New gen bosses is a new series created to guide and inspire more people to go out there on their own, either as new business founders or freelancers. And what better way to do that than to ask the ones that already succeed at it? We want to know about big fuck-ups and even bigger successes, and the risky decisions they had to make along the way. We want to be the last little push you needed.
Job title: Photographer
Company founder or freelancer: Freelancer
How long have you been doing it: 8 years shooting, 1 year fully freelance
Location: New York City
I really wanted to bet on myself and live a life where I could create my own images and my own happiness! Seeing people my age from school and on the internet not only surviving but thriving as photographers gave me some courage as well.
My first steps were to double down on personal and editorial projects as well as letting people know that I was available for freelance work.
I think the riskiest thing I did was leaving my in-house dream job to pursue a freelance photography career. I was working on some fun projects at Sagmeister & Walsh, but I still felt the itch to take a chance and start my own photography career.
I did not have the slightest clue about business—taxes, accounting, net/gross, negotiating, all of it! I learned a lot by making mistakes, talking to people in the community and reading books.
When I was able to make both my studio and apartment rents with some cushion and not by the skin of my teeth, I knew this was all going to work out.
I started out with the cheapest lights that wouldn’t catch fire, props, a used Mark III & 24-70mm and a 600EX Canon Speedlite that was my overheating workhorse for a while.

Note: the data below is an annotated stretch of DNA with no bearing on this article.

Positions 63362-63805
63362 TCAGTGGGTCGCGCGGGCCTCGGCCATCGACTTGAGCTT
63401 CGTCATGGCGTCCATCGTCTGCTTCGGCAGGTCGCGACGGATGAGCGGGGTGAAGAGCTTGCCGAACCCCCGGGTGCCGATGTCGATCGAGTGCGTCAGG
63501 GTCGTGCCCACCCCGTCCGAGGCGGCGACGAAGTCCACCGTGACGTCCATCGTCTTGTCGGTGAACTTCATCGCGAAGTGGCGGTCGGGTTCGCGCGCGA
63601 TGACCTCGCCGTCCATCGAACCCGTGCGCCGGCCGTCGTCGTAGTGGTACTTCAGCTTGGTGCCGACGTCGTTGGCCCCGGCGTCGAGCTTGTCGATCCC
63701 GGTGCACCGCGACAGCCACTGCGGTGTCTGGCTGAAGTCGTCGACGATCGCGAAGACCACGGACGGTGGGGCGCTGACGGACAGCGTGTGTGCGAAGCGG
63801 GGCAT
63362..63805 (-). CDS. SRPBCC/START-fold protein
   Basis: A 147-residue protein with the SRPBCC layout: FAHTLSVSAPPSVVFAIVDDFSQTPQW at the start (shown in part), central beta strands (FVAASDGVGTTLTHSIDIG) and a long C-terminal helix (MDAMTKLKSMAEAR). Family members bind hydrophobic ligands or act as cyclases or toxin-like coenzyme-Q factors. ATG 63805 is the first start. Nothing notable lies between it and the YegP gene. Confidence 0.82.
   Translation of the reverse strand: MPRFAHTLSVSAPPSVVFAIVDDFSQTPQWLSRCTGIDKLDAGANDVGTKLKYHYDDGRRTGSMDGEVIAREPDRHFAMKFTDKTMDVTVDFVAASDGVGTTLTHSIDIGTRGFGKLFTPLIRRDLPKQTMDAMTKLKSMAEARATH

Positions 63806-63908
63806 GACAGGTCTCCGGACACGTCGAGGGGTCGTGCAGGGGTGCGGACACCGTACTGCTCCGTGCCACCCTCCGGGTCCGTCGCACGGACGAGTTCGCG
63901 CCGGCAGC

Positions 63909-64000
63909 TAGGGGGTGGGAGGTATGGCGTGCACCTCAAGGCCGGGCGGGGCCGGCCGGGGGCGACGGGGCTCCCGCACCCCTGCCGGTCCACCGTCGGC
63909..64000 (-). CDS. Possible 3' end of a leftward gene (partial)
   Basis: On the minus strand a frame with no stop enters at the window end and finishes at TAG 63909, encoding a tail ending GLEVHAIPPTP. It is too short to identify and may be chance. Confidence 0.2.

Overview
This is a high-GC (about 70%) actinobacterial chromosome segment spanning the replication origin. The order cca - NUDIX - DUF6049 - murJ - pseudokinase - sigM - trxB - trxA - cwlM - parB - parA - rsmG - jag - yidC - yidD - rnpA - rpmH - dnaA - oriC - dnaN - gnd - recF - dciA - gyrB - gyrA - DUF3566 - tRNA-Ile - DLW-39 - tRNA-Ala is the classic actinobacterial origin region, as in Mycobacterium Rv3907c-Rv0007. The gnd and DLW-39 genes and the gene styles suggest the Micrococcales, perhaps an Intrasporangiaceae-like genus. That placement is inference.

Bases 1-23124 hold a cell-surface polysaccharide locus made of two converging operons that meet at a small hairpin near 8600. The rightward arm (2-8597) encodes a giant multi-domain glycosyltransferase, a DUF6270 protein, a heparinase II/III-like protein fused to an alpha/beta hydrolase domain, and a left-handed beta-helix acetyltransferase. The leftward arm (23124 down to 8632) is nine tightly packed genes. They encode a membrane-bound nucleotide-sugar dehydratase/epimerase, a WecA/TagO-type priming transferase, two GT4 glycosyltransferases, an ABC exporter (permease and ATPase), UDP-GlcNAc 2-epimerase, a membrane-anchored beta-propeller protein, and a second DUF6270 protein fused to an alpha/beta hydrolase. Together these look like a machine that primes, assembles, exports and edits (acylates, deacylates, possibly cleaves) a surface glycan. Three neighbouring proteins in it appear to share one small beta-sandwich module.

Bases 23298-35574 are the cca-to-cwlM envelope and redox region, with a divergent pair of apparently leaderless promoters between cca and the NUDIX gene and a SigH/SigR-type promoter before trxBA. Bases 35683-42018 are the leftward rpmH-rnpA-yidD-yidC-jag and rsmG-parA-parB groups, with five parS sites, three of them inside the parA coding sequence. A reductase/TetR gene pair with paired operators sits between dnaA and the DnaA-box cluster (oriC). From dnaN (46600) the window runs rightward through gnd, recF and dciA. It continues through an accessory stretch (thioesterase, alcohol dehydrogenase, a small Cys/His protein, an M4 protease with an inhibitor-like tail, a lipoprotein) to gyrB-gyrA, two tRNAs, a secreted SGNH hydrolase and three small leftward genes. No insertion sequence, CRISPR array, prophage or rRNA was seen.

My biggest fuck up was not charging enough and not communicating the value of my work enough. I think when you undervalue your work, you definitely lose out on money and confidence, but you’re also not communicating to your clients the value that you bring to a project.
My biggest success was fully taking the leap and becoming 100% freelance. I was working part-time at a photo studio to supplement freelance work and I was scared to jump into the unknown. It was a huge hurdle and I was super nervous but my work is now better for it and I had a great first year! I still went on travel assignments and built up my kit and studio while working with dream clients like Apple and the publication PDN.
Tons of stuff! But I’ll start with business—I think reading about the business of design helped me a lot and maybe I wouldn’t have had to learn as hard if everything had fallen into my lap a little sooner.
One: Don’t be afraid to shoot your shot! Let people know what you like, what you’re doing and that you’re available to blow their minds.
Two: Save! Budget! Save! Save for rainy days. Save for flash EQ and supply sales. Save for projects that pay shockingly late!
Three: Find your own path and keep going. I read somewhere that one of the most competitive things a business can do is survive.
Want to discuss taking the leap with other new gens? You’re in luck! We’ve created New Gen Bosses, a Facebook group to continue and expand the conversation started through this new series.